Just not the down kind.
This is an important message to investors and work-plan administrators about expected returns. Let me start by giving some perspective…
What do you expect from your checking account?
You expect that only the money you put in will ever be there. If you logged into your account tomorrow and the value in your checking account was $1000 more than you put in, you’d be surprised. You would not have expected it. You should not expect that. There may be a few dollars earned in interest, but normally you will never have much more than you put in. Just as importantly, you can expect that there will never be anything less than you put in (unless you take it out). You are clear about this expectation. You cannot expect better. You do not expect worse.
What do you expect from a 50/50 raffle game like the ones we see offered at a football game?
When you put $10 toward a 50/50 ticket, do you expect to make money? No way. You are just glad to participate in the fun and help the charity sponsoring the event. Part of you might dream of what it would be like to just once be the guy or girl on the jumbotron jumping up and down because your ticket number was drawn. But that rarely happens. And you would never “expect” those results from the raffle.
What do you expect from your investment portfolio? More to the point – what should you expect?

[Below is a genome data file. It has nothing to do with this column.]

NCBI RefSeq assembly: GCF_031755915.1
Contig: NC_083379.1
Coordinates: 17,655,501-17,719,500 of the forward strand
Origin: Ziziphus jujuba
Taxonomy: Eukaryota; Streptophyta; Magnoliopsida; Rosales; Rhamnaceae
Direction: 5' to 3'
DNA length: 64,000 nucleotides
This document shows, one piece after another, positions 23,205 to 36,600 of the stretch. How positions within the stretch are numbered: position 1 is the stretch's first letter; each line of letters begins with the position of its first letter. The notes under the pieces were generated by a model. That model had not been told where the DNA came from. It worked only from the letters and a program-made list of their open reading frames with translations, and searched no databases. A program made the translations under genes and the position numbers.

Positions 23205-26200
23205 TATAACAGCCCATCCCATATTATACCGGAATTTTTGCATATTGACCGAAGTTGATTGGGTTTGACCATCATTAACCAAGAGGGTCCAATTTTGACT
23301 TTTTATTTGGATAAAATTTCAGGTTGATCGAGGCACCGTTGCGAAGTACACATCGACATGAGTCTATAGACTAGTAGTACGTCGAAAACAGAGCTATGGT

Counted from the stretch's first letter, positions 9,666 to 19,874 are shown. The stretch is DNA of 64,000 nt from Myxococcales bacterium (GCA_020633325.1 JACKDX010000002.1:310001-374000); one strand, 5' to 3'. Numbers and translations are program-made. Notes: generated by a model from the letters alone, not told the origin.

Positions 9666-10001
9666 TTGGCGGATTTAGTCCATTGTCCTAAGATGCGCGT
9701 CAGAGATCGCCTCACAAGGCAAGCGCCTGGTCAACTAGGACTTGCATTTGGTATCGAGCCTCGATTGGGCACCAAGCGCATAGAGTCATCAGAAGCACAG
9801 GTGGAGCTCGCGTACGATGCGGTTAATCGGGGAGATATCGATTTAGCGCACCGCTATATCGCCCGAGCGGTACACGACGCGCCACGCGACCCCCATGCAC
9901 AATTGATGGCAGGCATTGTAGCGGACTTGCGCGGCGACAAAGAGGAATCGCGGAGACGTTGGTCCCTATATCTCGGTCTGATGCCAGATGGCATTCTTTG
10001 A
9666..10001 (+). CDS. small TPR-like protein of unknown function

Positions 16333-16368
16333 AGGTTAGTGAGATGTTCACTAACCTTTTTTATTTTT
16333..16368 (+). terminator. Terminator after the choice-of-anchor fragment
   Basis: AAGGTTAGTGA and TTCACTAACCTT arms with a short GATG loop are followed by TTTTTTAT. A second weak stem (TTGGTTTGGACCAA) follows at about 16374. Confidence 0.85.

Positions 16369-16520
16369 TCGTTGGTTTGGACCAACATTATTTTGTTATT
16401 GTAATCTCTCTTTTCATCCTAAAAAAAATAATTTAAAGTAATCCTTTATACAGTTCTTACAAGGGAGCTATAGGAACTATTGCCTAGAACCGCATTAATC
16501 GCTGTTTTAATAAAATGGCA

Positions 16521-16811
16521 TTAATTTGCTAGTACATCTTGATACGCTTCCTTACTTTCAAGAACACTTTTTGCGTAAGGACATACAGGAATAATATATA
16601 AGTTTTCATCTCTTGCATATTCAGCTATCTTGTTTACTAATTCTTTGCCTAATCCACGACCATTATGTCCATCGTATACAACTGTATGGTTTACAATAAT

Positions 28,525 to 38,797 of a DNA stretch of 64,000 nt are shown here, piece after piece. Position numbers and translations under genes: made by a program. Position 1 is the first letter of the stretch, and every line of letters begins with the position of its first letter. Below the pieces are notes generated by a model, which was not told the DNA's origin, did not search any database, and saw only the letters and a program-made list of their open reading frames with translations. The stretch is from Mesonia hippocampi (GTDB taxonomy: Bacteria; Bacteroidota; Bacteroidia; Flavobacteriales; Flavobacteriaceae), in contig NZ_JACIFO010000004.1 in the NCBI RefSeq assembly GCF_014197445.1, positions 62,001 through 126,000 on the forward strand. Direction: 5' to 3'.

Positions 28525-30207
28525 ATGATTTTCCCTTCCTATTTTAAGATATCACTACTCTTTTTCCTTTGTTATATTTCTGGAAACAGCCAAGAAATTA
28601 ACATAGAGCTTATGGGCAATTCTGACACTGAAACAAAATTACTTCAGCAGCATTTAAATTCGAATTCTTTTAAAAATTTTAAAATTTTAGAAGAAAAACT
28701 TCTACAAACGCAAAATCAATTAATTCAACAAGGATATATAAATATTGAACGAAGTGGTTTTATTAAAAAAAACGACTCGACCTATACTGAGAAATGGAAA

You should expect three things:
1. It goes up sometimes. Sometimes it goes WAY up, really fast. Like from March of 2009 until March, 2010. Many stock portfolios actually doubled in size during that 12 month period. That’s a 100% return in one 12 month period. I received exactly zero phone calls from folks who did not like “volatility” during that 12 month period. True.
2. It goes down sometimes. Sometimes it goes way down. Depending on how you track it, during the past 90 years we have seen the market go down by more than 30% eight or ten times. Just three years ago the DOW went down 56% in just under 17 months. In the early 2000s the S&P 500 went down more than 50%. In 1987 it went down 20% in one day. In 1973 and 1974 it went down almost 50% over a two-year period. In the 1930’s it went down more than 60%, depending on how you measure it. It happened another 6 or 8 times in the years between. Sometimes it’s over in a week. Sometimes it takes a month or a year or a few years.
3. It goes up in the end. There has not been a 20 year period where a well-diversified and rebalanced stock and fixed-income portfolio has not outperformed inflation by 6%. In the past ten years, inflation has been low. In the past 10 years a well-diversified portfolio has achieved better than a 10% return. In the 1980s, inflation averaged nearly 10%. The same well-diversified portfolio beat inflation by more than 6% by averaging in the high teens for over a decade.
Here is the important message:
The market cannot be predicted with the accuracy necessary to bring value to stock investors. The discipline, diversified stock investor can expect to beat inflation by around 6% over his or her life time. Be disciplined and be diversified. If you are concerned that you or your employees may be lacking in either of these important matters, call my office.